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Distinguishing between sex and love for gay men difficult?!?





tn28usa
Gay men share the common human need for meaningful intimate contact in which the connection is genuine, open and honest. This need can be frustrated, complicated and undermined by a sexual trauma history. The child’s sense of personal boundaries, of sexual integrity and of affectional relationships is deeply impacted by a sexual trauma. The child learns that his needs become secondary to the offender’s and as a result the victim learns to barter with his sexuality to get those needs met. The offender may foster a sense of isolation in the child, creating a perspective of the world that is harsh and dangerous, so that the child becomes terrified of abandonment. Homophobia is understood to be a ‘‘sexuality abuse’’ and as a result gay men often come in contact with other survivors. As a result, distinguishing between sex and love and recognizing genuine intimacy become difficult. This creates a spiral of difficulties whereby gay men may take enormous risks to ‘‘belong’’ or to avoid abandonment, often with profound consequences in terms of health and self-esteem.

WHAT do you think?
CrimsonStrange
tn28usa, be prepared for this thread to mutate into a passionate & heated discussion about whether or not homosexuality is natural, accepted, etc. (most of them do, it seems)

Also, your post sounds like a quote from an article somewhere.
According to forum rules, you need to quote your sources. Wink
pulldownthesky
I'm gay and I was NEVER abused. I think the whole article is rediculous. I've seen many gay people develop perfectly healthy and happy relationships that last.
Subsonic Sound
What's child abuse got to do with it? Not all gay men are paedophiles, you know...

All that aside, yes, it probably is difficult to tell between love and lust for gay men. God knows it can be hard enough for the rest of us, I don't see why it should be any different for them.
adredwood
I dont understand, are you implying that sexual abuse is a formative factor in creating homosexuality, or that abuse can lead to psychoses in gay men? If the former then i dont think a response is needed as it is clearly anti-gay propaganda. If the latter, then why are gay men any different from any other abuse case? A sense of isolation and feelings of inadequacy may be fostered through abuse but this cannot be selectively applied to gay men. Do gay people as a minority feel more isolated and confused than straight people about their sexuality? Possibly. But if this is causally linked to sexual abuse then all gay men's isolation can be explained only by their past abuse... which is kind of offensive, non?

tn28usa wrote:
Homophobia is understood to be a ‘‘sexuality abuse’’ and as a result gay men often come in contact with other survivors.


What does this mean?

Anyway, have a feeling this is homophobia dressed up as intellectual discussion, so lets not descend into 'gay's arent right' rubbish - as is frequently quoted, homophobia is often a repression of gay feelings...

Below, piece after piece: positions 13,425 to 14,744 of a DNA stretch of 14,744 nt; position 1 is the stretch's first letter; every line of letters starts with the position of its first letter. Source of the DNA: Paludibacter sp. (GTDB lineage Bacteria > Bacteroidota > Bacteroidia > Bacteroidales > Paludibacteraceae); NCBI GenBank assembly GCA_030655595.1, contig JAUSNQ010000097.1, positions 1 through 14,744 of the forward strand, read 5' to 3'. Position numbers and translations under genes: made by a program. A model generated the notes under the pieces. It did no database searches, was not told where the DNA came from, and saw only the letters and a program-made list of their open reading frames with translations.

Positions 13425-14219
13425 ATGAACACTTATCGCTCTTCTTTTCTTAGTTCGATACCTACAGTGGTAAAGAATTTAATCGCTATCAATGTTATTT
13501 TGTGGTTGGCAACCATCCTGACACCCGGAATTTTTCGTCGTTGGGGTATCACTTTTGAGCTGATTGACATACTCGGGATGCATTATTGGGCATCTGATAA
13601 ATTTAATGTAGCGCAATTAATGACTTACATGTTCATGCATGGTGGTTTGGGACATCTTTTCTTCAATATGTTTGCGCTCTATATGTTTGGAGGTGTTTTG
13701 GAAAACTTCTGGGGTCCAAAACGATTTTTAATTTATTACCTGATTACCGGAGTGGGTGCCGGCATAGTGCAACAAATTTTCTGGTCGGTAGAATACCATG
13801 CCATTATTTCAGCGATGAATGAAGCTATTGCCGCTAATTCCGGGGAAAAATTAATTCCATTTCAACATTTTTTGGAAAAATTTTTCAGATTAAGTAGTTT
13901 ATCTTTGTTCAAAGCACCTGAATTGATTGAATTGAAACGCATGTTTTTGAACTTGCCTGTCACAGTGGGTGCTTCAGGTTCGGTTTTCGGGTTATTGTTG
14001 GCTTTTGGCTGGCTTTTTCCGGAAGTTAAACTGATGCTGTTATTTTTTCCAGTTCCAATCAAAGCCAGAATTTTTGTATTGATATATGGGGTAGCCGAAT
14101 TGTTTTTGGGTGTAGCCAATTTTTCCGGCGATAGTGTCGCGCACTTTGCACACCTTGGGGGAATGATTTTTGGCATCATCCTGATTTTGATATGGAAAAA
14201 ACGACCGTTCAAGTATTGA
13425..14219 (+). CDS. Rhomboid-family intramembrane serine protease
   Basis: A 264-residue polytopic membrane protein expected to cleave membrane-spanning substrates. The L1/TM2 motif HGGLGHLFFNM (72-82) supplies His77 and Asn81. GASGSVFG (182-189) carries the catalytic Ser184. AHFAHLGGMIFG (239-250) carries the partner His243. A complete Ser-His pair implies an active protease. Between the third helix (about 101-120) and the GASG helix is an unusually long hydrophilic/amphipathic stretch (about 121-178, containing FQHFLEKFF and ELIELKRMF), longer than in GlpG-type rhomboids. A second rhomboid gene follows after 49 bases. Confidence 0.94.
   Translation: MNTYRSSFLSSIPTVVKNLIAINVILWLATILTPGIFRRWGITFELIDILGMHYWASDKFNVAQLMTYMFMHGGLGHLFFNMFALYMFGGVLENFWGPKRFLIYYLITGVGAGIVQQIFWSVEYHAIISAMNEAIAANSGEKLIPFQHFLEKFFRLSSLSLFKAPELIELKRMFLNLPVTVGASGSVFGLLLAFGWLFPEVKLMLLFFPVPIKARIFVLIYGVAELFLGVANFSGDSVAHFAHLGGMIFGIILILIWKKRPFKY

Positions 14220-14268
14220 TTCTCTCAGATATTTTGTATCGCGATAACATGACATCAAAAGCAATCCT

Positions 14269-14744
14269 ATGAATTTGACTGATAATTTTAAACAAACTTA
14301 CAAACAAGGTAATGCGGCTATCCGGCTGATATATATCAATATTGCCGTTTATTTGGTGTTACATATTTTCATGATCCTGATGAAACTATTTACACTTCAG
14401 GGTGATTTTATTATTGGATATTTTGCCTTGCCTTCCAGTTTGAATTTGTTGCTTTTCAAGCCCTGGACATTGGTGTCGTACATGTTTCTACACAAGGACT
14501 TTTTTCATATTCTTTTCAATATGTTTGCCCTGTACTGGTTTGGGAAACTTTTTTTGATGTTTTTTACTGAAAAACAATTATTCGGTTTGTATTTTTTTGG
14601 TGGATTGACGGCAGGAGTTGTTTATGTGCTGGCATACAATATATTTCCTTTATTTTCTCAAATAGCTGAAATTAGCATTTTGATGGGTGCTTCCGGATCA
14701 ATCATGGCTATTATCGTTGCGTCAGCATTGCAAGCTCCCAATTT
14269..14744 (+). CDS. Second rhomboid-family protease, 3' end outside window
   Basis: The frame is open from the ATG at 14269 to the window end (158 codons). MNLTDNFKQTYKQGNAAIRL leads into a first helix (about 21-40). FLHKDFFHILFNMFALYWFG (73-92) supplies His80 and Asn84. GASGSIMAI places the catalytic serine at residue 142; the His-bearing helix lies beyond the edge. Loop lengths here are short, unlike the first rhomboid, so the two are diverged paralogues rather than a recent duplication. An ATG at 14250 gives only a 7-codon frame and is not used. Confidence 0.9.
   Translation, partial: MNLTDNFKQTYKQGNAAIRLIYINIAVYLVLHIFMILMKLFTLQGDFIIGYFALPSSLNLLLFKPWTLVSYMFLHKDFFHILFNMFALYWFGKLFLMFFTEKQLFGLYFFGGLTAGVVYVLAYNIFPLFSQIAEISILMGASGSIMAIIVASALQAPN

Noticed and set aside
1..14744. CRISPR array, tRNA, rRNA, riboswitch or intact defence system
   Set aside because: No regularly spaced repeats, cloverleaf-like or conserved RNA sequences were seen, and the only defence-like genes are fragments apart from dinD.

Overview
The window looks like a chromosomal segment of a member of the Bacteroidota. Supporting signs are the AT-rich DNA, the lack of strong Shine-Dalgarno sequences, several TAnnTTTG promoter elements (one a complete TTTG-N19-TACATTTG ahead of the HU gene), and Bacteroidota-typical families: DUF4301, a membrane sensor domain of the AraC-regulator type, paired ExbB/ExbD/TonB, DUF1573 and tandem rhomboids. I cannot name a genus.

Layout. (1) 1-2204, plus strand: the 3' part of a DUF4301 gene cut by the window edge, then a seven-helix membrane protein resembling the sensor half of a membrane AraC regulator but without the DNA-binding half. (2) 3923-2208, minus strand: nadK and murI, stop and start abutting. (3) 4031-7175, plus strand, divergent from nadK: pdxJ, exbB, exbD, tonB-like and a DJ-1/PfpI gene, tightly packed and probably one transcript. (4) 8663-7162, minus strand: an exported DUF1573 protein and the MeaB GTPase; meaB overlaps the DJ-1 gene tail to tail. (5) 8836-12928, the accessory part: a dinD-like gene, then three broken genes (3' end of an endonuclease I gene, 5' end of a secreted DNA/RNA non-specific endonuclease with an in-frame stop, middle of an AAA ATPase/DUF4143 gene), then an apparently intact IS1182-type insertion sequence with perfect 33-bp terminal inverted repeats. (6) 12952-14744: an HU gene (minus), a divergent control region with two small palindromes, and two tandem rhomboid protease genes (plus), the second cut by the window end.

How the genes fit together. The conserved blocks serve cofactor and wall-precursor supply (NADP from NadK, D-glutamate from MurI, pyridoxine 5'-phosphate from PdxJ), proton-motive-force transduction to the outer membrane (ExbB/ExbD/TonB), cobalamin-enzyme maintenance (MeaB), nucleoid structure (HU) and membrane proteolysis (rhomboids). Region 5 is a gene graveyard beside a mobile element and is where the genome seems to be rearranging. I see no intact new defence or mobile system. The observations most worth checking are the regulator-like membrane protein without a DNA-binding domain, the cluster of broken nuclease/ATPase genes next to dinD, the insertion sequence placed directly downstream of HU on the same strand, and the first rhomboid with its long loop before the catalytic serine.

pulldownthesky
adredwood wrote:
I
Anyway, have a feeling this is homophobia dressed up as intellectual discussion, so lets not descend into 'gay's arent right' rubbish - as is frequently quoted, homophobia is often a repression of gay feelings...



Tis true... before I realized I was gay, I was VERY homophobic.
raver
pulldownthesky wrote:
adredwood wrote:
I
Anyway, have a feeling this is homophobia dressed up as intellectual discussion, so lets not descend into 'gay's arent right' rubbish - as is frequently quoted, homophobia is often a repression of gay feelings...

Tis true... before I realized I was gay, I was VERY homophobic.


Well, i kissed two guys in my high school years, but we were the alternative people, so that only winded up in us getting even more chicks Smile
rainmaker
I had this conversation with one of my gay friends one time, and it is definitely a complex issue.

The conclusion that we came to was that love and lust are sometimes difficult to separate. This is especially true when one falls head over heals for another person. The best conclusion we could come to was that lust is more short lived than love in some cases. In these cases, love is actually what remains after lust subsides a bit.

I guess what it really comes down to is what a person is attracted to in another. If it is the body and other physical features alone, then it is most likely lust. I am not saying that this cannot be a part of love, but in and of itself lust does not equate to love. Love, according to our definition, is a long-lasting connection between two people on the physical, spiritual, and psychological level.

This leads me to the point that in order to tell if a person is in love instead of lust, he or she must be able to evaluate the situation carefully. If the affair is likely one that will last a long time, it is probably love. If one of the partners, after having sex, looks for the nearest exit, it is probably only a case of lust. In cases where one or both of the people are "head over heals" it is difficult to tell the difference to be sure.

Does any of this rambling make any sense?

Thanks!

--rainmaker
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